People who believe in a God who created Earth are more likely to believe in conspiracy theories
- Experts found a link between the two belief systems thanks to a brain bias
- The link between creationism and conspiracism was ‘previously unidentified’
- Researchers found the religion or God a person believes in was irrelevant
- The effect was consistent regardless of sex, age or educational standard
- It is hoped the research can highlight the ‘major flaws of conspiracy theories’
People who think an almighty deity created the world are more likely to believe in conspiracy theories, scientists have discovered.
Experts found the religion or God a person believes in is irrelevant, believers are still more likely to think the moon landing was a hoax or JFK was killed by the CIA.
Scientists claim the ‘previously unidentified’ link between the two is down to a brain bias that connects unrelated events.
Teleological thinkers are willing to accept statements such as ‘the sun rises in order to give us light’ and ‘the purpose of bees is to ensure pollination’ as true.
They hope that drawing the link between the two errors in rational thinking can highlight the ‘major flaws of conspiracy theories’.
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People who think an almighty deity created the world are more likely to believe in conspiracy theories, scientists have discovered. Researchers looked at the link between creationist thinking and conspiracy theories by quizzing 150 college students in Switzerland (stock)
Researchers from the University of Fribourg looked at the link between creationist thinking and conspiracy theories by quizzing more than 150 students in Switzerland.
‘We find a previously unnoticed common thread between believing in creationism and believing in conspiracy theories,’ Sebastian Dieguez, lead author of the study from the University of Fribourg, said of the research.
‘Although very different at first glance, both these belief systems are associated with a single and powerful cognitive bias named teleological thinking, which entails the perception of final causes and overriding purpose in naturally occurring events and entities.’
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He claims that the willingness to believe such statements and the link to religious beliefs can help rid the world of conspiracy theories.
Dr Dieguez said: ‘By drawing attention to the analogy between creationism and conspiracism, we hope to highlight one of the major flaws of conspiracy theories and therefore help people detect it, namely that they rely on teleological reasoning by ascribing a final cause and overriding purpose to world events.
‘We think the message that conspiracism is a type of creationism that deals with the social world can help clarify some of the most baffling features of our so-called “post-truth era.”‘
The study, published in the journal Current Biology, then looked at more people to reinforce the results of the preliminary findings.
The research team asked a further 700 people to fill in the questionnaire and this confirmed the link between creationism and conspiracism.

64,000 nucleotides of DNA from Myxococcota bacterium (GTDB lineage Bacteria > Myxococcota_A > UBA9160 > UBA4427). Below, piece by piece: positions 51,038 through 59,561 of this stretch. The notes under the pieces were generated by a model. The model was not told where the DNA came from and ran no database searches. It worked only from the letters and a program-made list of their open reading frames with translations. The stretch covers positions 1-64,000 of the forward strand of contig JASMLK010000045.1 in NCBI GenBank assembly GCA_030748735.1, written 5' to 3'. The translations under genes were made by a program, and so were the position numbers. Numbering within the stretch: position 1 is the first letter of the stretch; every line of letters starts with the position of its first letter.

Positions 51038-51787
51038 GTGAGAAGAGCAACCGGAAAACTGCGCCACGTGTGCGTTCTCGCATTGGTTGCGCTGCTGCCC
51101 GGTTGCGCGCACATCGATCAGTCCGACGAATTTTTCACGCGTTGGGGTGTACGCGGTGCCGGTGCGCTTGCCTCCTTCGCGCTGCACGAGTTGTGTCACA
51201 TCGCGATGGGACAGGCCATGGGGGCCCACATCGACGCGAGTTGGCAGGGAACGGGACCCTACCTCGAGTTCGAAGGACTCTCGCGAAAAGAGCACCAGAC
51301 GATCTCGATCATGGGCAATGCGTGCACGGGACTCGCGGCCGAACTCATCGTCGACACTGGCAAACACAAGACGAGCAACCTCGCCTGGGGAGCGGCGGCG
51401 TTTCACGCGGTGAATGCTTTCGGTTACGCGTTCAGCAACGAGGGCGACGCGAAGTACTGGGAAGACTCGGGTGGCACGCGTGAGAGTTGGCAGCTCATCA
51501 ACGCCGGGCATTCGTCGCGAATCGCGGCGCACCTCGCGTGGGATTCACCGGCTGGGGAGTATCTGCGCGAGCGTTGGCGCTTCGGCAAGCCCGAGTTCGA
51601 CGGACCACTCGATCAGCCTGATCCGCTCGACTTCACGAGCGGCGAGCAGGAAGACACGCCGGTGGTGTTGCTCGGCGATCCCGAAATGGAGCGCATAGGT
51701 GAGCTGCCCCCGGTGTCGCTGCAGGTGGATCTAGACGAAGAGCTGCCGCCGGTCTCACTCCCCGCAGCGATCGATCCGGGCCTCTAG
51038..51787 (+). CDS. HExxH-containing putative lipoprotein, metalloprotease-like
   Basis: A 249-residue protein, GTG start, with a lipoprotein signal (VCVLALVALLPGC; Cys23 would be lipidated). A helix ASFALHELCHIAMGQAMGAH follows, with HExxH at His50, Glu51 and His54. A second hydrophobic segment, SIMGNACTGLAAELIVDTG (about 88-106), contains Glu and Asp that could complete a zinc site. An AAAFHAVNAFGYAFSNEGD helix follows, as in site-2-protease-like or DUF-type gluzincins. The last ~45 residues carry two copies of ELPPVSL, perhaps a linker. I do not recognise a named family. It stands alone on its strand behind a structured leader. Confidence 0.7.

Teleological thinkers are willing to accept statements such as ‘the sun rises in order to give us light’ and ‘the purpose of bees is to ensure pollination’ as true. This same bias contribute to a conspiracy theory mindset such as the belief Area 51 houses aliens and UFO (pictured)
BELIEVE IN CONSPIRACY THEORIES? YOU’RE PROBABLY A NARCISSIST, RESEARCHERS SAY
People who doubt the moon landings are more likely to be selfish and attention-seeking, according to a recent study.
Over the course of three online-based studies, researchers at the University of Kent showed strong links between the belief in conspiracy theories and negative psychological traits.
Writing in the journal Social Psychological and Personality Science, the team explained: ‘Previous research linked the endorsement of conspiracy theories to low self-esteem.’
In the first study, a total of 202 participants completed questionnaires on conspiracy beliefs, asking how strongly they agreed with specific statements, such as whether governments carried out acts of terrorism on their own soil.
Alongside this, they were asked to complete a narcissist scale and a self-esteem assessment.
The results showed that those people who rated highly on the narcissism scale and who had low self-esteem were more likely to be conspiracy believers.
Dr Dieguez added: ‘This type of thinking is anathema to scientific reasoning, and especially to evolutionary theory, and was famously mocked by Voltaire, whose character Pangloss believed that ‘noses were made to wear spectacles.’
‘Yet it is very resilient in human cognition, and we show that it is linked not only to creationism, but also to conspiracism.’
The data also revealed that those relationships were partly distinct from other variables, including gender, age, analytical thinking, political orientation, education, and agency detection.
The researchers are now in the process of assessing the effectiveness of ongoing attempts to educate children and adolescents about the nature of conspiracy theories.
They say what’s ultimately needed is a thorough understanding of the factors that contribute to a conspiracist mindset.
Certain types of misinformation spread easily via social media and this reserch may help understand why, the researchers claim.
‘It’s possible that content framed in teleological terms are easier to process and spread faster than other types of information, and this could be tested on a much larger scale,’ Dr Dieguez says.
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